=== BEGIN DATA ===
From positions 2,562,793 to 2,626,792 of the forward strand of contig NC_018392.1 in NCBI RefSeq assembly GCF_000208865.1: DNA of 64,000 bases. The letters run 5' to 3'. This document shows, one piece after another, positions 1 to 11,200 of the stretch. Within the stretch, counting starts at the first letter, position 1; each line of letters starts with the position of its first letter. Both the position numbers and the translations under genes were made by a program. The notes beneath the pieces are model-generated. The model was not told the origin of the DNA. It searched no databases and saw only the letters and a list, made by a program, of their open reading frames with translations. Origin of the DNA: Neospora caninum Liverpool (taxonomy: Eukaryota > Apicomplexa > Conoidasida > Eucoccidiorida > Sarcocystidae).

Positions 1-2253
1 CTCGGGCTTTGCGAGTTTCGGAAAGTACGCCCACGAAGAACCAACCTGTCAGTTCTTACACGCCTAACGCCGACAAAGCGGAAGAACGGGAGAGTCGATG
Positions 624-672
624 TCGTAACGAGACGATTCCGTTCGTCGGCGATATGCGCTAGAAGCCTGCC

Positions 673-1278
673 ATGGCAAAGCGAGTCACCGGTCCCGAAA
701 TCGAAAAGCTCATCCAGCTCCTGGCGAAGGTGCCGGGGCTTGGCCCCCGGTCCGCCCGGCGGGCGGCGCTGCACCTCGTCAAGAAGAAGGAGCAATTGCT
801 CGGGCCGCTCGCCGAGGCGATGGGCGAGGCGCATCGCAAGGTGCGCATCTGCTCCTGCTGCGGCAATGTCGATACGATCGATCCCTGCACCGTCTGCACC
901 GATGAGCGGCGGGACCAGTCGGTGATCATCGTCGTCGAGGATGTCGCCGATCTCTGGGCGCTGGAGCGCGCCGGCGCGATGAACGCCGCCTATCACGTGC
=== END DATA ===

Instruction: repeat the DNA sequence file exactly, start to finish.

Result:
From positions 2,562,793 to 2,626,792 of the forward strand of contig NC_018392.1 in NCBI RefSeq assembly GCF_000208865.1: DNA of 64,000 bases. The letters run 5' to 3'. This document shows, one piece after another, positions 1 to 11,200 of the stretch. Within the stretch, counting starts at the first letter, position 1; each line of letters starts with the position of its first letter. Both the position numbers and the translations under genes were made by a program. The notes beneath the pieces are model-generated. The model was not told the origin of the DNA. It searched no databases and saw only the letters and a list, made by a program, of their open reading frames with translations. Origin of the DNA: Neospora caninum Liverpool (taxonomy: Eukaryota > Apicomplexa > Conoidasida > Eucoccidiorida > Sarcocystidae).

Positions 1-2253
1 CTCGGGCTTTGCGAGTTTCGGAAAGTACGCCCACGAAGAACCAACCTGTCAGTTCTTACACGCCTAACGCCGACAAAGCGGAAGAACGGGAGAGTCGATG
Positions 624-672
624 TCGTAACGAGACGATTCCGTTCGTCGGCGATATGCGCTAGAAGCCTGCC

Positions 673-1278
673 ATGGCAAAGCGAGTCACCGGTCCCGAAA
701 TCGAAAAGCTCATCCAGCTCCTGGCGAAGGTGCCGGGGCTTGGCCCCCGGTCCGCCCGGCGGGCGGCGCTGCACCTCGTCAAGAAGAAGGAGCAATTGCT
801 CGGGCCGCTCGCCGAGGCGATGGGCGAGGCGCATCGCAAGGTGCGCATCTGCTCCTGCTGCGGCAATGTCGATACGATCGATCCCTGCACCGTCTGCACC
901 GATGAGCGGCGGGACCAGTCGGTGATCATCGTCGTCGAGGATGTCGCCGATCTCTGGGCGCTGGAGCGCGCCGGCGCGATGAACGCCGCCTATCACGTGC